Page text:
Thucydides, (460?–;400? B.C.), an Athenian general and historian. He is known for his History of the Peloponnesian War.This account of the struggle (431–404 B.C.) between Athens and Sparta and their respective allies has won him the title “father of scientific history.” His emphasis on accuracy and his impartial attitude in reporting events and drawing conclusions marked a new approach to the writing of history. He included only what he knew to be true, based on his own notes written during the early phase of the war, in which he participated, and on interviews with persons who had taken part in other actions.

Thucydides believed that studying events of the past could help people understand similar events in the future. From the onset of the Peloponnesian War he recognized the significance of the conflict, which eventually toppled Athens from its preeminent position among the Greek city-states. Thucydides saw greed for power as the underlying cause of the war. He wrote in a somber tone, realizing that Athens had abused its great power and anticipating that it would as a result be defeated.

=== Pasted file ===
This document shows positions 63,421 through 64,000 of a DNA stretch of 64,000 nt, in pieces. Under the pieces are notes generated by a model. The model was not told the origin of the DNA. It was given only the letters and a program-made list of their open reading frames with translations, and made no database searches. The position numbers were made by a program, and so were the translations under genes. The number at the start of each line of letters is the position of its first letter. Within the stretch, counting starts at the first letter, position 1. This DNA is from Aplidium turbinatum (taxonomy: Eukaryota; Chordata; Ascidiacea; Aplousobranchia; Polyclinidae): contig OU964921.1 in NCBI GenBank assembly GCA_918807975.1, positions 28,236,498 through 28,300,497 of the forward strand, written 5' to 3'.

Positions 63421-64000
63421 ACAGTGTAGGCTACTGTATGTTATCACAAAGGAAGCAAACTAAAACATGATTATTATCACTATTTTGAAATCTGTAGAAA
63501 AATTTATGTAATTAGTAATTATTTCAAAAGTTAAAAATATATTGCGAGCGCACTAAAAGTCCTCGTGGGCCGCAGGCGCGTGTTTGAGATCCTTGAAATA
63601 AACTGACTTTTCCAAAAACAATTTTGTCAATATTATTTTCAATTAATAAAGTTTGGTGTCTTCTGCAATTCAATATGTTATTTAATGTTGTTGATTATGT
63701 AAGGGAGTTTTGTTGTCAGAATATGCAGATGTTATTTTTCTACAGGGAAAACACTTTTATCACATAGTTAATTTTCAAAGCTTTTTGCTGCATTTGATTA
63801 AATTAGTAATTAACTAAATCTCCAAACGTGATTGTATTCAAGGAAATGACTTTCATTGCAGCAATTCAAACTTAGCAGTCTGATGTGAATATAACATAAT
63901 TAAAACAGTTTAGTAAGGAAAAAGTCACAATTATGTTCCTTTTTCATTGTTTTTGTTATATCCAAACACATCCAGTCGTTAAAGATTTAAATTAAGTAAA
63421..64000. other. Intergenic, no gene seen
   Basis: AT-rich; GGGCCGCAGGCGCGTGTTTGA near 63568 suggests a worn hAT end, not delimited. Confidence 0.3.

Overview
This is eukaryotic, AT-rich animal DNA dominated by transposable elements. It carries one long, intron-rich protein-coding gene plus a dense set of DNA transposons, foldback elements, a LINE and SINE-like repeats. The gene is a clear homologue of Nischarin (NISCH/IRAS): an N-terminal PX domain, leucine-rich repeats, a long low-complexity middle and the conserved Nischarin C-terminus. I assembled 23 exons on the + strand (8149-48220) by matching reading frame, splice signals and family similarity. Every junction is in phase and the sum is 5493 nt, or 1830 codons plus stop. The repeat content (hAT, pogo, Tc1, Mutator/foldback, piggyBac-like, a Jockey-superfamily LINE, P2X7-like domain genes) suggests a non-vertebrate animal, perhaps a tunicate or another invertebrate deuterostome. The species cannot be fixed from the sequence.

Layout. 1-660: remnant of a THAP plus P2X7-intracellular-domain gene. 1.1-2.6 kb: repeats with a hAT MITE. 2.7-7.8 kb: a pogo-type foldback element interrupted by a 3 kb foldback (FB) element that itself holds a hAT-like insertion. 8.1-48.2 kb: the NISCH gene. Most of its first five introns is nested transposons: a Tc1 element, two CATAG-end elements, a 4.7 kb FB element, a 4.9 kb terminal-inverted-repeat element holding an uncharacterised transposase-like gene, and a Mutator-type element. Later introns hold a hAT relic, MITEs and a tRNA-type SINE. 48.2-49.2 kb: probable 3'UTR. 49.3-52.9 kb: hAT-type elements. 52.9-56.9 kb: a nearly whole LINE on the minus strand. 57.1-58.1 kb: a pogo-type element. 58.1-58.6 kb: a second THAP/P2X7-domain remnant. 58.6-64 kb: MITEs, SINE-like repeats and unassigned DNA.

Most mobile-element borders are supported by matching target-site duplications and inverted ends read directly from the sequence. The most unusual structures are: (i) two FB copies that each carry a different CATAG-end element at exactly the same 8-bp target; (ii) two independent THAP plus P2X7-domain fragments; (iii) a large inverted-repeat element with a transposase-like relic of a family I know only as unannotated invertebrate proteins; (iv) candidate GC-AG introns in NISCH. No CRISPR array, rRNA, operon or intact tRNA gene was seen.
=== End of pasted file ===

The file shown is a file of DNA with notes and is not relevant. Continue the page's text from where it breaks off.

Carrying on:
In one respect Thucydides departed from his usual accurate writing. When reporting a public speech, by his own admission he supplied the words himself. Although endeavoring to give the true content of the speech, he often composed it in a graceful style that the original may have lacked.

Little is known of Thucydides' life. He was born into a wealthy Athenian family and as a young man was a follower of the statesman Pericles. During the early years of the Peloponnesian War, he was one of Athens' generals. In 424, however, he failed in an attempt to save the city of Amphipolis from capture and was exiled for the remainder of the war.

For the next two decades Thucydides traveled through Greece, talking with eyewitnesses of the war's events and writing his great work. He probably returned to Athens in 404. His Historycovers the war only to 411; it is presumed that Thucydides died before he was able to complete it.